Dr. Michelle Ward
Michelle Ward, Ph.D.Assistant Professor, Department Biochemistry and Molecular Biology


Contact Information:
Phone: (409) 772-2291
Email: miward@utmb.edu

Link to Website

2006 B.Sc. in Biochemistry & Microbiology, University of Cape Town, South Africa
2007 B.Sc.(Hons) in Medical Biochemistry, University of Cape Town, South Africa
2009 M.Sc. in Medical Biochemistry, University of Cape Town, South Africa
2013 Ph.D. in Medical Sciences, University of Cambridge, United Kingdom
2020 Postdoc in Human Genetics, University of Chicago, USA

Research Interests:
The Ward Lab is interested in understanding the mechanisms of global transcriptional regulation, and the control of tissue-specific gene expression in the context of cardiovascular development, stress and disease. Some of the questions we are interested in include:
How does the same DNA sequence in virtually every cell in the body give rise to a diversity of tissue types?
How is the genome able to respond to perturbations in the environment?
What makes a genome susceptible or resistant to disease?
Ultimately, how does the genome encode a multitude of different phenotypes?

A clue comes from the fact that the majority of the human genome is non-coding. Regulatory regions, within non-coding DNA sequence, have been shown to direct the correct spatial and temporal expression of genes. Indeed, the impact of non-coding DNA sequence has been highlighted through genotype-phenotype associations, and the study of complex traits and disease. One such disease is cardiovascular disease (CVD), which results from many contributing genetic and environmental factors. However, disentangling the effects of multiple genetic loci associated with a human phenotype, and the effect of the environment, is challenging. The ability to generate induced pluripotent stem cells (iPSCs) from easily accessible human tissue, differentiate these cells into relevant cell types, and subject them to directed perturbations, provides a powerful system to dissect the relationship between genotype and phenotype.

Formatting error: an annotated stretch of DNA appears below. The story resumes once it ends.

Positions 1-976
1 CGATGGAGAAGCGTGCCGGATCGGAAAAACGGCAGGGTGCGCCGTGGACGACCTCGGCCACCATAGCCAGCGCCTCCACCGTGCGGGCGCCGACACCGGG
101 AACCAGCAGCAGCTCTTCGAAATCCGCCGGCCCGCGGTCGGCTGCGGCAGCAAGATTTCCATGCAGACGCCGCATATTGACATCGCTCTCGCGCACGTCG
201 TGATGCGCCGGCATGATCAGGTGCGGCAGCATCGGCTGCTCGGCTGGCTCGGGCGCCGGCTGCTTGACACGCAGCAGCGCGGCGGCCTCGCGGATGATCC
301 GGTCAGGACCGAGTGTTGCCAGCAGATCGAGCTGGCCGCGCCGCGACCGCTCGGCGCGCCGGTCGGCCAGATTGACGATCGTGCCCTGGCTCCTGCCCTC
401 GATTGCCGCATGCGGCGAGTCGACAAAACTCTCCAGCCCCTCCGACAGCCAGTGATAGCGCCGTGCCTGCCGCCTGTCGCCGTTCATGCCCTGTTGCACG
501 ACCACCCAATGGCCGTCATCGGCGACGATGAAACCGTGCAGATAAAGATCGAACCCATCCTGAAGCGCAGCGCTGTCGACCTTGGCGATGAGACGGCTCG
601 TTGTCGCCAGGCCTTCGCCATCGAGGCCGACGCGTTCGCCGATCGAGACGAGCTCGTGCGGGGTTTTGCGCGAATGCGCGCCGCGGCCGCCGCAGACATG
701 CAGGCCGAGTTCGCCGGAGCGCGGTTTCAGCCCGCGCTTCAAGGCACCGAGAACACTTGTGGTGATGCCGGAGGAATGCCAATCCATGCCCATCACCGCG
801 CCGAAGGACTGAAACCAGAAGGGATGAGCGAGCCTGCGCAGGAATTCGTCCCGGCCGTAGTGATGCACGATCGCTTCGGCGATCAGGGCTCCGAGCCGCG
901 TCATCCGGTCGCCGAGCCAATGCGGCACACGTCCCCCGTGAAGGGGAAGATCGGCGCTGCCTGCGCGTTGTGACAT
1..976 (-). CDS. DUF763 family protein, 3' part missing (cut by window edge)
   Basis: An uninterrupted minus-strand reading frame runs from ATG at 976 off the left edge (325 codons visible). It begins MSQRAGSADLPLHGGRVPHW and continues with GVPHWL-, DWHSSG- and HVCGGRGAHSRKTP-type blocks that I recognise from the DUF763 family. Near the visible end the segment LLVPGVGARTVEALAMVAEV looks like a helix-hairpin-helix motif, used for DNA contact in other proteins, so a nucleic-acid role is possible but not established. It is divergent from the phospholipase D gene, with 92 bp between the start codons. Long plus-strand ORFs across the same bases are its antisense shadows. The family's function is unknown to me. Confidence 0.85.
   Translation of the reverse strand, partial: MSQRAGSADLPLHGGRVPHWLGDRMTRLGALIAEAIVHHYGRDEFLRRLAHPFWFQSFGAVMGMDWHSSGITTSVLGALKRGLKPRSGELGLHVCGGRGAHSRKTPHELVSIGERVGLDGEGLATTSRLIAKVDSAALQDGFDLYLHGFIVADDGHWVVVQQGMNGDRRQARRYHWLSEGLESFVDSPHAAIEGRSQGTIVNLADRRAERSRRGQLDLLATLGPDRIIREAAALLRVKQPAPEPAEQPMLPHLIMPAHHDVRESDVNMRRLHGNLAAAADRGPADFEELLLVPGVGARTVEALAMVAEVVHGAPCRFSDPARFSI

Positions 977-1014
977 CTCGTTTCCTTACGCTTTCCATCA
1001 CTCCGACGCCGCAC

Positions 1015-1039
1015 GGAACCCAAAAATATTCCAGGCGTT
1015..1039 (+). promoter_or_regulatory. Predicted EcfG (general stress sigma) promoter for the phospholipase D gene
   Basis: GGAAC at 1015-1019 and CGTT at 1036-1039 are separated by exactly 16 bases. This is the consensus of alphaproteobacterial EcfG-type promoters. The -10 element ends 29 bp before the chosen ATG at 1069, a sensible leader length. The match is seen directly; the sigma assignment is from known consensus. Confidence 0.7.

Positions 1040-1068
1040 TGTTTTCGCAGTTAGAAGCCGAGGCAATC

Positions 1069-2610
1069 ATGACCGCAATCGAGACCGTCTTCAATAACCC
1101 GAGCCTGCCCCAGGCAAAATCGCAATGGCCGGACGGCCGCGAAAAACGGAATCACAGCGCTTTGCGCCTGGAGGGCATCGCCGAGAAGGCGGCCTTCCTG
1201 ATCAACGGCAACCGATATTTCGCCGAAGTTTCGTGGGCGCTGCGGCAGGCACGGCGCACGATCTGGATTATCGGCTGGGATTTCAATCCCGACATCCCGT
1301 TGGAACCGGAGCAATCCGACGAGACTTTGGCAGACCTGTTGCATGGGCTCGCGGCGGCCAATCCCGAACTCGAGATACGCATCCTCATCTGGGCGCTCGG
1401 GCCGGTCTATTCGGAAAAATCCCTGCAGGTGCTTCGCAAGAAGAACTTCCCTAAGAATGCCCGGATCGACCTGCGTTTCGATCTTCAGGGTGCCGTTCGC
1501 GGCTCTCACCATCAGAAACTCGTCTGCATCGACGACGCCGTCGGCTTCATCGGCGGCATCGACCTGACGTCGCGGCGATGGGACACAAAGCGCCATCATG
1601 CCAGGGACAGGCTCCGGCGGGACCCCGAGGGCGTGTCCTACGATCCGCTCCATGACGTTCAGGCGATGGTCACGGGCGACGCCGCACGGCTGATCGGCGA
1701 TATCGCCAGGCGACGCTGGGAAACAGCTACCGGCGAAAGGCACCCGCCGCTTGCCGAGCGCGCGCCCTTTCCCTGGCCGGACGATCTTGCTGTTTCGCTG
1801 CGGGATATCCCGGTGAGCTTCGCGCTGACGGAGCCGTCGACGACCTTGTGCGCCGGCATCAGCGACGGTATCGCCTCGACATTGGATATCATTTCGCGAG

The goal of the Ward lab is to dissect the global role of regulatory elements in directing gene expression in healthy, stressed and disease states in CVD-relevant cell types. We use a combination of induced pluripotent stem cell technology, functional genomics, evolutionary biology and genetics approaches to tackle this problem.


Selected Publications: 

  1. Ward, M.C.# and Gilad, Y.# A generally conserved response to hypoxia in iPSC-derived cardiomyocytes from humans and chimpanzees. eLife (2019) doi.org/10.7554/eLife.42374.
  2. Ward, M.C.#, Zhao, S., Luo, K., Pavlovic, B.J., Karimi, M.K., Stephens, M., Gilad, Y#. Silencing of transposable elements may not be a major driver of regulatory evolution in primate iPSCs. eLife (2018) doi.org/10.7554/eLife.33084.
  3. Ward, M.C.*, Wilson, M.D.*, Barbosa-Morais, N.L., Schmidt, D., Stark, R., Pan, Q., Schwalie, P.C., Menon, S., Lukk, M., Watt, S., Thybert, D., Kutter, C., Kirschner K., Flicek, P., Blencowe, B.J. and Odom, D.T. Latent regulatory potential of human-specific repetitive elements.  Molecular Cell (2013) 49(2):262-272.
  4. Schwalie, P.C.*, Ward, M.C.*, Cain, C.E., Faure, A.J., Gilad, Y., Odom, D.T. and Flicek, P. Co-binding by YY1 identifies the transcriptionally active, highly conserved set of CTCF-bound regions in primates. Genome Biology (2013) 14(12):R148.
  5. Ward, M.C., van der Watt, P. J., Tzoneva, G. and Leaner, V.D. Deregulated LAP2α expression in cervical cancer associates with aberrant E2F and p53 activities. IUBMB Life (2011) 63, 1018-1026.